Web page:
Here's news about high-definition video recordings of opera, ballet, classical music, plays, fine-art documentaries, and paintings. I call these recordings "HDVDs." In the journal below are independent (and hard-to-find critical) reports on hundreds of HDVDs. Pick the best titles for your excelsisphere.

October 19. I just posted a short review on András Schiff Plays Bach. We are getting again into symphony titles and the existential issue of DVDitis. I just posted stories on a Mahler 4 recorded at the Gewandhaus and an earlier Mahler 2 recorded at the same venue. Both titles are crippled by the dread disease.

I recently put up a story about the 3rd version (!) of the same Giselle production published by Opus Arte. I recently posted a story about the Ekman Midsummer Night's Dream ballet (which has nothing to do with Shakespeare). I also just posted two stories about Shakespeare's The Tempest. The first is a definitive stage play version by the RSC. The second is an updated review of The Tempest movie staring Helen Mirren as Prospera (the female version of Prospero). The movie is streamlined - try it first. Then move on to the RSC "real deal", which is probably the best The Tempest ever made for home viewing.


Entries in Mats Bergström Musik AB (1)


Steve Reich Electric Counterpoint

Steve Reich Electric Counterpoint. Mats Bergström & Friends perform various pieces from Steve Reich, as well as remixes and tributes to Reich. This is a studio recording, but you don't get to see any video of the process of recording the music. The video was created independently. I've indicated below the general nature of the video themes that accompany each musical work. The videos are mostly in black and white. The package contains two discs: a CD of just music, and a Blu-ray which has the video art. The full program is:

1-3. Steve Reich Electric Counterpoint (video mostly of waves, clouds, and raindrops on water)

4. Reich remixed by Magnus Frykberg & Jay-Jay Johanson Under the Weather MIX (Remix of Electric Counterpoint) (video mostly of eyes, faces, pulsing lights, and subway scenes)

5. Steve Reich Nagoya Guitars (video of forest scenes presented in a way perhaps partly inspired by fractal mathematics)

6. Reich remixed by Cornelia Godspeed Remix (Remix of Nagoya Guitars) (video featuring a mysterious masked figure with a torch)

7-9. Steve Reich 2x5 (night and dawn skyline scenes with extensive views of dense urban built environment)

10. Edda Magnason So Many Layers of Colour Become a Deep Purple Heart (To Steve Reich) (forest scene with brief clip of girl singing)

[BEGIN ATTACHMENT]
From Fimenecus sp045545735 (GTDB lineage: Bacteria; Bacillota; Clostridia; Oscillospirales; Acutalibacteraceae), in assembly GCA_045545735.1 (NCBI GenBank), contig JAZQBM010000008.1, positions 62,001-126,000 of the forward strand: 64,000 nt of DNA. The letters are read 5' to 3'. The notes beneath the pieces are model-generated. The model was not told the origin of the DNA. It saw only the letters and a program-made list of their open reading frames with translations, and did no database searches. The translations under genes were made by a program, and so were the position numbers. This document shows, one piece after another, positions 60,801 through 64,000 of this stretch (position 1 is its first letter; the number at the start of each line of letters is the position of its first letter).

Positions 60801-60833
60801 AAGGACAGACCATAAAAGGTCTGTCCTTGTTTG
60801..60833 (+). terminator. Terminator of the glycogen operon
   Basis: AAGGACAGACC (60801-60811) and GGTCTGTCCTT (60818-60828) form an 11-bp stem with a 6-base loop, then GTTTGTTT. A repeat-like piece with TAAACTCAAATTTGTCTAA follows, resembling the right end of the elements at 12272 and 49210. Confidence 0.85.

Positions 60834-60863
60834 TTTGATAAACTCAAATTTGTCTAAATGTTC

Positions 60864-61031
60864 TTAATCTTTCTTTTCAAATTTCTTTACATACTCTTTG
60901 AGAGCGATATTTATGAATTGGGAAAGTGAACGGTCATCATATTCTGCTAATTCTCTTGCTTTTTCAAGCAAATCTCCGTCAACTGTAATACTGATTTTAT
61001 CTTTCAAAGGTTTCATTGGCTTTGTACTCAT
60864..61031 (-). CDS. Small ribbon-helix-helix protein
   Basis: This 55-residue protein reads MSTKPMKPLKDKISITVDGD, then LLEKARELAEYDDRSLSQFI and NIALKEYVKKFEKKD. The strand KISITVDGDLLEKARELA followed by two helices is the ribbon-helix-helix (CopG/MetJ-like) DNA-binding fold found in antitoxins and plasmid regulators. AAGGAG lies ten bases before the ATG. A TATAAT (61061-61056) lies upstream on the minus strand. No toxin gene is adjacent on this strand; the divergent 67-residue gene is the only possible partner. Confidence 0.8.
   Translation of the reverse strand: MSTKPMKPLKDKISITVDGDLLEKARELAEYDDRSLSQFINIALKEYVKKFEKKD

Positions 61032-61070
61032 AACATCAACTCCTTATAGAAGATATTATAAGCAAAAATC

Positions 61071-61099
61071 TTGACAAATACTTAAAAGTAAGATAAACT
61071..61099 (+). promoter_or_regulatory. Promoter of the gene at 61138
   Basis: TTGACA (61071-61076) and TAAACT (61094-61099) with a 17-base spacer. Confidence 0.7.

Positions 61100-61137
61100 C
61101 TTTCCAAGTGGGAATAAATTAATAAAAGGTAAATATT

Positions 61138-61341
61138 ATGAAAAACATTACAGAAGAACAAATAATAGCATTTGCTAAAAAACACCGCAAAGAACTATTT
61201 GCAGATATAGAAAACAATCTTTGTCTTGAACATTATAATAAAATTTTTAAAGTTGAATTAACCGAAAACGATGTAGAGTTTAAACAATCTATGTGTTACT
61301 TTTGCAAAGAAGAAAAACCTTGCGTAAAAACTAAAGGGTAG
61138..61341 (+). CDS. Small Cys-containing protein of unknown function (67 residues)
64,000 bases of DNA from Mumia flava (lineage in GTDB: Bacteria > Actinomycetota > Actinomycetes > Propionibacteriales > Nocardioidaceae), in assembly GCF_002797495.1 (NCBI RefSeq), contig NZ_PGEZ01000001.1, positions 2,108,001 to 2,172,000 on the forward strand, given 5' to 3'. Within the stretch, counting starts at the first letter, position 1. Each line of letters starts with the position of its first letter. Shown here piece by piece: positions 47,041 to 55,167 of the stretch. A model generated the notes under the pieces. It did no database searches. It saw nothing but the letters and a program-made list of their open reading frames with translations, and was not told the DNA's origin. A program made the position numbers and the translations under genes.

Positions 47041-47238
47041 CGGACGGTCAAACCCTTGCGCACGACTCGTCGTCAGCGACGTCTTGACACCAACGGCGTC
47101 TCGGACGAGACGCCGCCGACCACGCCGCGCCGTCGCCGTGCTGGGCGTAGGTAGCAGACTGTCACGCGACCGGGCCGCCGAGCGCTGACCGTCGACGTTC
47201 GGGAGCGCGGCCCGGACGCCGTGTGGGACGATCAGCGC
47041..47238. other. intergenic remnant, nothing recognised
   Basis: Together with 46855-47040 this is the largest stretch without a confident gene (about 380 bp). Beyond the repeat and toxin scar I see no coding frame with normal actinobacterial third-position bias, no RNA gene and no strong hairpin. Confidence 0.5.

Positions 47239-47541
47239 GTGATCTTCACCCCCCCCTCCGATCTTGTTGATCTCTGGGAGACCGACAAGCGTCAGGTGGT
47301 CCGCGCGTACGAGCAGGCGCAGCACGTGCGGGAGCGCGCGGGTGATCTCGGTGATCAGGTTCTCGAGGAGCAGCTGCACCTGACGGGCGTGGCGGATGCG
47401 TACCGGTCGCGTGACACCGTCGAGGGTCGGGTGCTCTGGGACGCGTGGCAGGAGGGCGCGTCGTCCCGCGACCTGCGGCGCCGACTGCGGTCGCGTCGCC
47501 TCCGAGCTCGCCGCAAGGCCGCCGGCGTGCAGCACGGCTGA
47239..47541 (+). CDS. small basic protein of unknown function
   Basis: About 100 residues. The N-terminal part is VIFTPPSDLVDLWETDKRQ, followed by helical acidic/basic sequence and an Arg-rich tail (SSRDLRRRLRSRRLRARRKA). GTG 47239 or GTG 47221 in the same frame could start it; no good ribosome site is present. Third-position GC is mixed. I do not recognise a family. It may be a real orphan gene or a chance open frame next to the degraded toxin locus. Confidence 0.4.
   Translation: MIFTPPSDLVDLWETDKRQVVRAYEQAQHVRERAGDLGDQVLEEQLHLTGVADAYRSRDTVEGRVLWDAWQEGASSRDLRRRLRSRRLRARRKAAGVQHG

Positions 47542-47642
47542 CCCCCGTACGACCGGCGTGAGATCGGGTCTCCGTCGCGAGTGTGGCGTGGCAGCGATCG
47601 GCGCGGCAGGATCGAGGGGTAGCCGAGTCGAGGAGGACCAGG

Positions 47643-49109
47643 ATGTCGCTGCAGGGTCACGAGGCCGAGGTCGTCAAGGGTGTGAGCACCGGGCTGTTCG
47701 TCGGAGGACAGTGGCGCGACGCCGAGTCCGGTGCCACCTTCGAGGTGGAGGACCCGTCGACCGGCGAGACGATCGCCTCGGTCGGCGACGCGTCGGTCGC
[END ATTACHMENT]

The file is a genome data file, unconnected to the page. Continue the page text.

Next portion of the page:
Features musicians Mats Bergström, Johan Liljedahl, Svante Henryson, Magnus Persson, Jonas Östholm, and Edda Magnason. Video art by Simon Larsson. Sound recorded by Lars Nilsson. I think all the music on the video disc was recorded and processed faithfully using 96 kHz/24 bit technology. Released in 2012, the video disc has stereo LPCM and 5.1 dts-Master Audio sound. In addition, there is also a CD (recorded at 44.1 kHz/16 bit) included for those wanting to listen to the music outside of a home theater setting.  Grade: X-B

This is basically an audiophile sound recording with video added to create an enriched experience. There are a lot of Blu-ray audiophile music recordings that have no video or maybe a slide show of still photography. We exclude these titles here because our emphasis is on high-def videos. This title, on the other hand, has extensive video material created by Simon Larsson. 

Another modern music video we covered was Tribues - Pulse  (which includes a salute to Steve Reich). We include these titles despite the fact that they do not neatly fall into any of the other categories of fine arts we cover.  They are not played live in front of an audience, there are no extravagent costumes or staging, and they certainly stick out when placed next to Don Giovanni and Mahler symphonies. But they qualify as fine arts for our website: they have contemporary classcal musical played with surround sound and presented with original high-definition video compositions. If we get enough of these, maybe we will create a new catagory called "classical music videos."

Electric Counterpoint, performed here by Mats Bergström & Friends, includes several pieces by Reich, as well as several remixes of his work. The last song is actually by Edda Magnason, but is very much in Reich's minimal style.  The recording is excellentthe instruments are clear and realistic, and the surround sound is well balanced. The intricacies of Reich's musical shifts are played well.

As might be expected on a Steve Reich recording, the visuals are methodical and deliberate.  For some it might be seen as slow, but anyone who is interested in Steve Reich will be able to appreciate the visuals, which mesh well with the music and are worth watching.

The majority of the visual work here consists of muted black-and-white (or near black-and-white) video clips. A sampling:

For the last section of the piece (Edda Magnason's original tribute), the video suddenly brings in full color. The muted aesthetic continues from the black-and-white visuals.